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ASCD Conference in New Orleans
I was indeed fortunate to attend the 55th Annual Conference and Exhibit Show put on by ASCD in New Orleans, March 25-27, 2000. The Association For Supervision and Curriculum Development (ASCD) makes a difference for children by serving those who shape their learning. It helps educators prepare children for their future roles as citizens in an interdependent, ever changing world. ASCD is a powerful advocate and invaluable resource for excellence and equity in education. It builds partnerships that advance teaching and learning worldwide.
Seven kinds of events were scheduled during the conference, each with a different format. The first of these formats was the General Sessions. These daily sessions were scheduled without any conflicting activities and featured guest speakers: Steve Case, Lee Mun Wah, and Arun Gandhi. Steve Case is the Chairman and CEO of America Online. He shared his vision for how technology will expand the effectiveness and accessibility of education, and how educators can develop strategies to integrate interactive technology into classrooms, libraries, and parent-teacher-administrator communications. He explored some of the challenges and opportunities this medium produces. Lee Mun Wah is a national advocate for equality and diversity. He spoke of the silence that lies between all of us. This silence separates and distances us from each other, from ourselves, and from those who are different from us. This silence then leads to alienation and discrimination. It was especially thrilling for me to listen to him because I had watched two emotionally moving videos by him in my SEED classes over the past two years. I found that he was warm and accommodating as he autographed my conference program and allowed a picture of the two of us to be taken. Arun Gandhi is the grandson of Mohandas K. Gandhi. At the age of 12, he lived with his grandfather to learn about life, anger, relationships, and understanding. His lecture brought out the human side of Gandhi and translated his philosophy of nonviolence from one of conflict resolution to the more important aspects of building relationships.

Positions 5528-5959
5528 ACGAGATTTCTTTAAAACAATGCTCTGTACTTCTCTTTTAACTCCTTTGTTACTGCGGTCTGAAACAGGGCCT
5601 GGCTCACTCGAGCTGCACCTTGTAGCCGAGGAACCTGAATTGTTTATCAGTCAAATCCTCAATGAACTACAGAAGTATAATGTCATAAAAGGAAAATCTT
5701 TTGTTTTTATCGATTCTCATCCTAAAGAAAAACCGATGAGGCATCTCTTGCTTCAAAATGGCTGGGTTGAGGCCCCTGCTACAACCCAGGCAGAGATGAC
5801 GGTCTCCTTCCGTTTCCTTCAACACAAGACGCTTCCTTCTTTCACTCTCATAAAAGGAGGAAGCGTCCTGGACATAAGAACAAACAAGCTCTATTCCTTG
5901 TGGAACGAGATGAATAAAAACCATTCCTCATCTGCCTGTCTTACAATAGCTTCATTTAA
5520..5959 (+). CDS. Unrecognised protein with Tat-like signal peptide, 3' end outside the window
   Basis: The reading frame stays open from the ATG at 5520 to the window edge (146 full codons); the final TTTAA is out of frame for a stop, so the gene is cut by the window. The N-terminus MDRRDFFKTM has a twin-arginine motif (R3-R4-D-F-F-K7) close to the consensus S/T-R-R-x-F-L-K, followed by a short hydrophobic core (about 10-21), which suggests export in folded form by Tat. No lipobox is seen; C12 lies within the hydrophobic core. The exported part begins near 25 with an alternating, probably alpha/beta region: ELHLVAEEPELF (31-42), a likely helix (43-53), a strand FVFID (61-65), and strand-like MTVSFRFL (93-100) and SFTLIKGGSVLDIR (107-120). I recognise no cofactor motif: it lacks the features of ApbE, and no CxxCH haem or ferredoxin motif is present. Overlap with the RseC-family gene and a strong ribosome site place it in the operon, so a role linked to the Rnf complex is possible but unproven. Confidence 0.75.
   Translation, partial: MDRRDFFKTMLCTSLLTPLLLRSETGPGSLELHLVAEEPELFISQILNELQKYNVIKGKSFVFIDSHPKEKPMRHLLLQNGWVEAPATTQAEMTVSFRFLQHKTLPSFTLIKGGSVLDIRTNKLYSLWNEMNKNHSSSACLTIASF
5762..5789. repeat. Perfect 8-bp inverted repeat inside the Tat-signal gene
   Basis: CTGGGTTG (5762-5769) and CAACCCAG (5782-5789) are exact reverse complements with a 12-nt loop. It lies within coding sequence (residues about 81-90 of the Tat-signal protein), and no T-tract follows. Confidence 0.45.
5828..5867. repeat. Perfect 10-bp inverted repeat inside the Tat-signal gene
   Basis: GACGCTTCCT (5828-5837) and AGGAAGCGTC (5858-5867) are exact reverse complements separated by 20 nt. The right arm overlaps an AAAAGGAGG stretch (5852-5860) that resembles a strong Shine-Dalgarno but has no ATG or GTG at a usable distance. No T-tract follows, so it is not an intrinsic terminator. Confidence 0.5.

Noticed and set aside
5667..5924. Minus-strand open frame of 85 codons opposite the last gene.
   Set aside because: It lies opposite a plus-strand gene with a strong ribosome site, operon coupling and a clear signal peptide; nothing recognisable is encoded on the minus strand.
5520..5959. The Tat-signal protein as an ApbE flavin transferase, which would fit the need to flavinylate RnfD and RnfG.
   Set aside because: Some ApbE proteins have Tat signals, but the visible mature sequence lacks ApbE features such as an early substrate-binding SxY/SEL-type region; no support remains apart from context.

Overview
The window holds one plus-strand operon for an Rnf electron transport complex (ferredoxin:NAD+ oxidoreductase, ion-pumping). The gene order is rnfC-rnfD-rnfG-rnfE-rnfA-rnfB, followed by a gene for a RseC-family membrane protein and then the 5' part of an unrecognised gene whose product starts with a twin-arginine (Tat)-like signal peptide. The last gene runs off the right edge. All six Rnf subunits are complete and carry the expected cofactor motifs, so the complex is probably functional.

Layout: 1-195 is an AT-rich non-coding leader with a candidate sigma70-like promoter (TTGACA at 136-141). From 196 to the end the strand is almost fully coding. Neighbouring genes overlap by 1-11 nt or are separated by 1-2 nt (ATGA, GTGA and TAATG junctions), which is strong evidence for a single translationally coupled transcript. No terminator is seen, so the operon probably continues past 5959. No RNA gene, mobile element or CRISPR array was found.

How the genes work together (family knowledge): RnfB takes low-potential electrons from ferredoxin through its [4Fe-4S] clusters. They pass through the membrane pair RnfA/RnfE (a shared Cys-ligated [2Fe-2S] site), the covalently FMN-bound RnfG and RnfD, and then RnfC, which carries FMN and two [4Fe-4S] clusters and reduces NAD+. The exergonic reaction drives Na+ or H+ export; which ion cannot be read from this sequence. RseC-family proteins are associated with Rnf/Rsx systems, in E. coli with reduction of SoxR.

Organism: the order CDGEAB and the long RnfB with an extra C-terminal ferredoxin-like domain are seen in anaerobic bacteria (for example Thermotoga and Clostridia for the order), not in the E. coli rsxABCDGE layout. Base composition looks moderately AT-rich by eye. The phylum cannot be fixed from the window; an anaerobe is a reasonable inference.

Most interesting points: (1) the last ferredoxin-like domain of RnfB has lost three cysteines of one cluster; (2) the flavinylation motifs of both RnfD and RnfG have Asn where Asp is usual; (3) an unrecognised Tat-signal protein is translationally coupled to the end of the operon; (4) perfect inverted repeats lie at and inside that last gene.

The second kind of session format was the Distinguished Lectures. These sessions featured lectures by the prominent scholars and practitioners: Wilma Mankiller, Ruby Payne, and Nel Noddings. I attended the lecture by Wilma Mankiller. She spoke about some of the major issues affecting Native Americans; including health care, housing, unemployment, maintenance of tribal culture, and the benefits of separate tribal colleges.
The third format was Special Features. These sessions also featured lectures by prominent scholars and practitioners. These speakers reflected the diversity of cultures and viewpoints in education. Special feature speakers included: Heidi Hayes Jacobs, Carl Glickman, Chris Dede, Harry Wong, Grant Wiggins and Jay McTighe, John Bransford, Ellis Marsalis and Charles Suhor, and Lisa Delpit. Harry Wongs presentation was one that I was especially interested in, but I found that many others must have felt the same way because the session filled up early. Those that did get in were treated to his ideas on how exemplary schools are accomplishing student achievement. Renowned jazz pianist Ellis Marsalis and former deputy executive director of the National Council of Teachers of English Charlie Suhor, explored the connections between jazz improvisation and everyday language. Suhor outlined basic jazz and language similarities which Marsalis amplified and demonstrated on the piano while accompanied by jazz artists on the bass and drums. The session concluded with several selections by the Marsalis trio.
The fourth format was the Regular Sessions. These sessions covered a wide range of topics. The sessions were intended to provide an opportunity for participants to learn about innovative and effective programs and practices.
The fifth format was the Experimental Sessions. These one and one-half to two hour sessions included active group participation and use of advanced learning and problem solving strategies.
The sixth format was Roundtables. These sessions focused on topics that were covered through extensive discussion.
The seventh and final format was Symposiums. These were panel discussions that addressed a clearly focused issue or idea. There were a variety of perspectives and contrasting points of view in each session.
This conference was an experience of a lifetime for me. There were over 12,000 people from all over the world that attended. The speakers and sessions were enlightening to say the least. The hospitality shown by the conference volunteers and coordinators made everything run smoothly and professionally. The city of New Orleans was an eductional experience in itself. The food, entertainment, and colorful atmosphere of the city added that extra flavor that only New Oleans can give to a national convention.
-- Anonymous, May 14, 2000